The National SEED Project (Seeking Educational Equity and Diversity), one of the nation’s largest peer-led professional development programs for teachers, college faculty, parents, and community leaders, recently announced the appointment of Motoko Maegawa and Ruth Mendoza as associate directors.

The National SEED Project (Seeking Educational Equity and Diversity), one of the nation’s largest peer-led professional development programs for teachers, college faculty, parents, and community leaders, recently announced the appointment of Motoko Maegawa and Ruth Mendoza as associate directors.

Maegawa will initially focus on supporting and expanding regional networks of SEED leaders; Mendoza on international expansion. They join co-directors Emmy Howe, Gail Cruise-Roberson, and Jondou Chase Chen on SEED’s leadership team.

“Motoko and Ruth have demonstrated a deep commitment to the personal and communal work of learning, equity, and the valuing of all voices,” said Howe. “We are thrilled to have them take on even greater leadership roles at SEED as we celebrate our 30th year and move into our fourth decade.”

Maegawa began her career in 1999, teaching at both public and independent schools, and is currently the head of middle school at Bernard Zell Anshe Emet Day School in Chicago, IL, a position she has held since 2012. As of July 1, she is a facilitator/associate with the CRLT Players at the Center for Research on Learning and Teaching at the University of Michigan. The Players use theater as a means of opening up conversations on equity and inclusion.

Maegawa became a SEED leader in 2009, when she was head of middle school and assistant head of school for diversity initiatives at University Liggett School in Grosse Pointe Woods, MI. She became a SEED staff member in 2012, helping to train new leaders at the organization’s residential New Leaders Week. She co-facilitated the student SEED group at the Latin School of Chicago from 2013–2015, and has co-facilitated the faculty SEED group for teachers at Bernard Zell and the Latin School. In 2013, she became the lead organizer for Chicagoland SEED, the network for regional SEED leaders.

Maegawa was a founding member and chair of the Independent Schools of the Central States (ISACS) Equity and Justice Committee; a member and co-chair of the Association of Independent Michigan Schools (AIMS) Diversity Committee; and a founding organizer of the AIMS Middle School Diversity Summit and AIMS Lower School Diversity Summit.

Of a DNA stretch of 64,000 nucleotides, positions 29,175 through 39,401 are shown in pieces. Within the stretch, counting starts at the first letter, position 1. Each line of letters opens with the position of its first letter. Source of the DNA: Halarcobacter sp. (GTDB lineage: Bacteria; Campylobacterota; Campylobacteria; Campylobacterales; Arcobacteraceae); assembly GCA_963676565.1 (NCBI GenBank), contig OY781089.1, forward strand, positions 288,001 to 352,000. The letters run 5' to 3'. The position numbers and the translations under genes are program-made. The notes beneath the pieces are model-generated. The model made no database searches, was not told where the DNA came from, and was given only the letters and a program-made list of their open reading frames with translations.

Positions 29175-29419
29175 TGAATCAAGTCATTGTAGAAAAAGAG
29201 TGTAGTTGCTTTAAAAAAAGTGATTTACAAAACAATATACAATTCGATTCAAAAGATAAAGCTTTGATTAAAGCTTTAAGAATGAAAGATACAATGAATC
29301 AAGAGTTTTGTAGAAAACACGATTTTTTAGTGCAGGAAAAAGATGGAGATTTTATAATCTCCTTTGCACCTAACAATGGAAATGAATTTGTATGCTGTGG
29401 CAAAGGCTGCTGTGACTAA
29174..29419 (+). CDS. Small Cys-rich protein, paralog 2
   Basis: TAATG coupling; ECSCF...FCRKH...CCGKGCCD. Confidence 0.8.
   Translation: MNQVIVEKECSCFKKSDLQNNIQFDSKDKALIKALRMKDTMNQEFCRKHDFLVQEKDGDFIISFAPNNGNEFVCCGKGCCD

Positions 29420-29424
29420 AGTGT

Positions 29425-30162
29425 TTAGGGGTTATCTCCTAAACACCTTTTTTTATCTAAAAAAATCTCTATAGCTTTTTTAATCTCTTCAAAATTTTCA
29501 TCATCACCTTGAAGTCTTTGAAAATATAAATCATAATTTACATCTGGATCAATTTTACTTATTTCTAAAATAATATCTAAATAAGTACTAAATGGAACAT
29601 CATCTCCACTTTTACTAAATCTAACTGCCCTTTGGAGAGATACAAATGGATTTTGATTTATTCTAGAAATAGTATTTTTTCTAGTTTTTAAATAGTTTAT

Born and raised in La Paz, Bolivia, Mendoza came to the United States at age 18 and is now a senior kindergarten teacher and the SEED coordinator at The Meadowbrook School in Weston, MA, where she has been since 2003. She first trained as a SEED leader in 2010, co-facilitating Meadowbrook’s SEED seminars for faculty, staff, and parents, and became a SEED staff member in 2012. Since 2015, she has cofacilitated the regional New England SEED leaders group. In 2010, she co-founded and co-developed curriculum for Meadowbrook’s Students of Color group and in 2011, co-developed the school-wide All Working At Racial Equity (AWARE) curriculum. She has served on the school’s Diversity Committee and leads the Junior Kindergarten through second grade affinity group. She was also a founding member of Meadowbrook’s Multicultural Teaching Institute summer conference, which launched in June 2014.

SEED, founded by Peggy McIntosh, Ph.D., former associate director of the Wellesley Centers for Women, in 1987, is a peer-led professional development program that creates conversational communities to drive personal, organizational, and societal change toward greater equity and diversity. They do so by training individuals to facilitate ongoing SEED seminars within their own institutions and communities. Learn more at nationalseedproject.org.